The fish industry is booming now but rising energy prices are forcing companies to look for ways to increase their production efficiency, for example, by upgrading their equipment or robotising their processes. Lavango Engineering, a Lithuanian company manufacturing equipment for international markets in this sector together with its partners, uses green energy itself. That is why this engineering and production company with 15 years of subcontracting experience is today an especially attractive production partner even for those food industry equipment companies that did not even consider subcontracting before.

The CEO of Lavango Engineering notes that it is companies manufacturing food industry equipment for the fishery sector from whom his company receives the most subcontracting requests in the last few months.

The contribution of the aquaculture and fisheries sector to the world’s gross domestic product (GDP) ranges from 1% to 10% in recent years. This is because of the growing demand for seafood and the so-called superfood as well as the price of the products. The growing popularity of healthy lifestyles and healthy diets also contributes to this.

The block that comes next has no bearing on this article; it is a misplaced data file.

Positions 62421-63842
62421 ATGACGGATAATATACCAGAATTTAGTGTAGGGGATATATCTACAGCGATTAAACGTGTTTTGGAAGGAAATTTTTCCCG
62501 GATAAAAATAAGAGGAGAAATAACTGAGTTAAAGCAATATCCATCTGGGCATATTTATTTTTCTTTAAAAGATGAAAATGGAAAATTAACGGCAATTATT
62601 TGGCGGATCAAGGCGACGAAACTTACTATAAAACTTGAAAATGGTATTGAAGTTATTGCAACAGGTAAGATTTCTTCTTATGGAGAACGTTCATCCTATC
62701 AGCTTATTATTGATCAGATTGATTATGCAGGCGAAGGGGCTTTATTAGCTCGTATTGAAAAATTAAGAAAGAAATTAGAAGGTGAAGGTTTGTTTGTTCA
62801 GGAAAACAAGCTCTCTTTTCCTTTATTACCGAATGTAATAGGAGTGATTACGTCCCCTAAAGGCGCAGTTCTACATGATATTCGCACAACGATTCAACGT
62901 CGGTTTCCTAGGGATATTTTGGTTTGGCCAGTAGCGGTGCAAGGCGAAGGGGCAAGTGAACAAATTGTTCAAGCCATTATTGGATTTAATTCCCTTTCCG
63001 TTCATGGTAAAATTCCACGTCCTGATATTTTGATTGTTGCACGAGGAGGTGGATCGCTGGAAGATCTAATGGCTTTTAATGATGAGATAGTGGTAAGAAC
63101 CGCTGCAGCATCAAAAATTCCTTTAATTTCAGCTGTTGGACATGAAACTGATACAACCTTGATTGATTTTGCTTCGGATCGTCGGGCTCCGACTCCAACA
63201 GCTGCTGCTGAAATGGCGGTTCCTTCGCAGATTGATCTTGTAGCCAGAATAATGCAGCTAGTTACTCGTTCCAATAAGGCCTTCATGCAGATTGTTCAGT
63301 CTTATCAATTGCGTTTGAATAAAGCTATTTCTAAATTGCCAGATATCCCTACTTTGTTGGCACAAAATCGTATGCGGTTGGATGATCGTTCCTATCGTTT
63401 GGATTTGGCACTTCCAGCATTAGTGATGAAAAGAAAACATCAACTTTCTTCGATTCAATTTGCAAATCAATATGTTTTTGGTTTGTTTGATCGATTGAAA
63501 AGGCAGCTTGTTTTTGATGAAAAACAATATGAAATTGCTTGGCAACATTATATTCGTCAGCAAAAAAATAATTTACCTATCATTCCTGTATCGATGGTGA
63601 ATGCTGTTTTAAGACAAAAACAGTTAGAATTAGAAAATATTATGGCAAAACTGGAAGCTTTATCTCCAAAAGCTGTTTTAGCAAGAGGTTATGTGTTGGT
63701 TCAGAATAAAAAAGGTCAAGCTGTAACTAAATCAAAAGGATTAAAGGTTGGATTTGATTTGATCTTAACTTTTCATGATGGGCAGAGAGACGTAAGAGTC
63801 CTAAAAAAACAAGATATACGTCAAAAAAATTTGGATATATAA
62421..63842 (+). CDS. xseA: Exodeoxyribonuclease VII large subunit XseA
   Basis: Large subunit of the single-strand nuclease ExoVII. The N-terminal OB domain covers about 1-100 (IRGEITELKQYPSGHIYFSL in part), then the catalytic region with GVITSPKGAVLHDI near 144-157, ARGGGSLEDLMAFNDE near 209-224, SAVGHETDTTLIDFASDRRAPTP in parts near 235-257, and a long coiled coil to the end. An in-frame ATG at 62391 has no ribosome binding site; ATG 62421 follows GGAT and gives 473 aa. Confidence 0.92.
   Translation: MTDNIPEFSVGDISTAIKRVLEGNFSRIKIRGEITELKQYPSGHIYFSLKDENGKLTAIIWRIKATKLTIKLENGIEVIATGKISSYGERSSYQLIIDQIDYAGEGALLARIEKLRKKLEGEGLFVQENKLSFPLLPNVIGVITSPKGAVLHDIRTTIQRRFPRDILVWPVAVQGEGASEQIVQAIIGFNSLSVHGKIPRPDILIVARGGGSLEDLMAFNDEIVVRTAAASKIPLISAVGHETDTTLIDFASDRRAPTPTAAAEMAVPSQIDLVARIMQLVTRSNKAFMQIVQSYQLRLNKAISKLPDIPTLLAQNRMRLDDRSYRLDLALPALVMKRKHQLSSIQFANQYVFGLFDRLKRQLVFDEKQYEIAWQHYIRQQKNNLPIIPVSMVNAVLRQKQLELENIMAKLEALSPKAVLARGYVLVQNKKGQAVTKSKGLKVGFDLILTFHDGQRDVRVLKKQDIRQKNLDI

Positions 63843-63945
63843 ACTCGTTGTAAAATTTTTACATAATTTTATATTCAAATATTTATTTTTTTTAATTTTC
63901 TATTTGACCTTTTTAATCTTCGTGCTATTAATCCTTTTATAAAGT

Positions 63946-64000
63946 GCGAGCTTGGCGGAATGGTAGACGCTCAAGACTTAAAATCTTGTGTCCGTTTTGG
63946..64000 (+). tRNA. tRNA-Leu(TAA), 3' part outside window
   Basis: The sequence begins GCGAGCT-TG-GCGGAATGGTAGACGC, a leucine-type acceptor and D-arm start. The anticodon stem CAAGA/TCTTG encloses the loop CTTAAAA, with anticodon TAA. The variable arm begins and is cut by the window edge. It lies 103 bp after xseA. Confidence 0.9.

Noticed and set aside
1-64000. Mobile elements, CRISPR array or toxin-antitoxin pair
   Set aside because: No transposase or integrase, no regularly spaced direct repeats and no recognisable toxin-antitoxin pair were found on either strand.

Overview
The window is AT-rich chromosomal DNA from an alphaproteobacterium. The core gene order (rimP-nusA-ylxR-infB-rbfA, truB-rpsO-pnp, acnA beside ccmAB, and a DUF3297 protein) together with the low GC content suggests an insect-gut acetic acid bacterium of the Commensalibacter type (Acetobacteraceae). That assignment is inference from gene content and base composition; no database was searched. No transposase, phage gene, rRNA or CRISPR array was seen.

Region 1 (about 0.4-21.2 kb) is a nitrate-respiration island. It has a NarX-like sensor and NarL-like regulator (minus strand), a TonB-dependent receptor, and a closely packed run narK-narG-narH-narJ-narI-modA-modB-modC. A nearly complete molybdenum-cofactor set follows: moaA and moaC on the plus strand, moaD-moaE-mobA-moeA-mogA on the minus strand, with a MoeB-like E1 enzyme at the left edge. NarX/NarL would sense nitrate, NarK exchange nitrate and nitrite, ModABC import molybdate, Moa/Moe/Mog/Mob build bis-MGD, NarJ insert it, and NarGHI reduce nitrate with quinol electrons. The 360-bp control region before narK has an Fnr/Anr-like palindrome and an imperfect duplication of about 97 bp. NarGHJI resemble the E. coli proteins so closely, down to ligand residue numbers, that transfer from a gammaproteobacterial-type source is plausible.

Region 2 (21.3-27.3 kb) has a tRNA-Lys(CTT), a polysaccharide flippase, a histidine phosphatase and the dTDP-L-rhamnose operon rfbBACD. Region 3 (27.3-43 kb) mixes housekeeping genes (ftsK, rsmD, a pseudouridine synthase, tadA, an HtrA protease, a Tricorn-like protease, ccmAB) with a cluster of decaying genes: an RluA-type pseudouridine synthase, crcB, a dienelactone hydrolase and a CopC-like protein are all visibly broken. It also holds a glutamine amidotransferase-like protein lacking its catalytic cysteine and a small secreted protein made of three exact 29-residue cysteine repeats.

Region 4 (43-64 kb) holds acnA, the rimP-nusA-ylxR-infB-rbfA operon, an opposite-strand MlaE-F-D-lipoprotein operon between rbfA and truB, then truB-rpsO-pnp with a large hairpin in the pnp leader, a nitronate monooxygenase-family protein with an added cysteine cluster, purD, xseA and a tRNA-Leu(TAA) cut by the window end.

The fish industry can no longer ignore the issue of efficiency

According to the interviewee, this sector of the food industry is unfortunately one of the most sensitive to fluctuations in energy costs: energy is needed for fish farming (electricity), fishing (marine fuel), processing of raw materials, supply of ice, refrigeration, drying, smoking and other processes. In addition, rising prices of raw materials also encourage food industry companies to look for solutions to optimise production. The purchase of fish and raw material is the dominant cost item for the sector, accounting for more than 70% of the total production costs, increasing over time.